Iran on Tuesday signalled it wanted closer cooperation with the UN atomic watchdog but said the Vienna-based agency must agree to "explicit" guidelines on how to proceed to solve a nuclear row.
"Experts from both sides have to sit together and work out a mechanism to see how we can proceed," Iranian foreign minister Ali Akbar Salehi said after talks with International Atomic Energy Agency (IAEA) chief Yukiya Amano.
But the "IAEA should come out and say that the first stage has been over" and that six outstanding issues have been answered.
"And it should be said in a very explicit way," he added speaking at IAEA headquarters in the Austrian capital.
For his part, Amano reiterated the IAEA's position that Iran is not meeting its obligations as listed in his February report and could not yet consider a new approach with Iran.
"The Director General indicated that he is not in a position at this stage to consider the Work Plan to be completed," the IAEA said in a statement.
Iran and the IAEA agreed in 2007 on a work plan for Tehran to answer outstanding concerns about its contested nuclear programme.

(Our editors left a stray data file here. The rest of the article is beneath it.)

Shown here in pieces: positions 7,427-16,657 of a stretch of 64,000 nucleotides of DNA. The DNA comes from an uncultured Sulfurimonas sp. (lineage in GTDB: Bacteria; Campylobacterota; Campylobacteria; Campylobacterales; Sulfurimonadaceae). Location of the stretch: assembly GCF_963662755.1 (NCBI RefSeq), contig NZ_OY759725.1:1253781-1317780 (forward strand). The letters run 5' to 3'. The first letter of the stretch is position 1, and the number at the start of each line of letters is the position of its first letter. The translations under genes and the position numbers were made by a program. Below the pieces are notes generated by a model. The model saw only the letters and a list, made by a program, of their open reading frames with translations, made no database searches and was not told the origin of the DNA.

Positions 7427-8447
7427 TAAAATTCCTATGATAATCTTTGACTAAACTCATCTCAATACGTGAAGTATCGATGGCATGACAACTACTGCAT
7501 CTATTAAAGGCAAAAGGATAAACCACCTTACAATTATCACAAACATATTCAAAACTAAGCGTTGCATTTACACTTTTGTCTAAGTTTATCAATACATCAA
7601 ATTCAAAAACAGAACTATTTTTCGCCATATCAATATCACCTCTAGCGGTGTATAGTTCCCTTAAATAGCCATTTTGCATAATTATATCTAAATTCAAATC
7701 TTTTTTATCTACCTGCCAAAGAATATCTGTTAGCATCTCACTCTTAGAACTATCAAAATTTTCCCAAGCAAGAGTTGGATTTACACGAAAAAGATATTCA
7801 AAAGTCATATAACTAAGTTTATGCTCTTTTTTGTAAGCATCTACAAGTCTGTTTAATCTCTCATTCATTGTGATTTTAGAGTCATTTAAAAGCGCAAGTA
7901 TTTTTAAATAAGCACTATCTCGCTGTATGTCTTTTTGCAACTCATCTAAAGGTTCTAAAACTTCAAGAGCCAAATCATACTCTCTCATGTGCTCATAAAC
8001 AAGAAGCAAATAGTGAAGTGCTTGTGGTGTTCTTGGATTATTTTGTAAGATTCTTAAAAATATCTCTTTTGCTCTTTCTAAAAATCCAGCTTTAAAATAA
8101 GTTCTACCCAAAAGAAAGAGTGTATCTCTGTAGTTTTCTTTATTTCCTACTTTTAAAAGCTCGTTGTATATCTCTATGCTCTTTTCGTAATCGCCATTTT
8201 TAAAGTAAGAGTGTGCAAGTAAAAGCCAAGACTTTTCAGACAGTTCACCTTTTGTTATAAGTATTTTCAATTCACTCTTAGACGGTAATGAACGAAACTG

The UN Security Council has demanded, with both resolutions and sanctions, that Iran stop uranium enrichment, which produces fuel for civilian power reactors but can also make the raw material for atom bombs.
In its latest report the IAEA also reiterated calls for Tehran to clarify its position before the watchdog wraps up its probe into the Iranian nuclear programme.
Austrian foreign minister Michael Spindelegger, after meeting with Salehi, told journalists on Tuesday it was important to "overcome the stalemate" over Iran's nuclear programme and return to the negotiating table.
"Unfortunately there has been no progress in the past few years," he noted, although he expressed hope a recent invitation by EU foreign policy chief Catherine Ashton could again set things into motion.
Salehi meanwhile brushed off suspicions regarding Iran's nuclear activities.
"The IAEA is the only international authority on this issue so other judgements whether Iran carries out peaceful or non-peaceful activities" were irrelevant, he said, reiterating Tehran's official position that nuclear weapons were "immoral and unethical."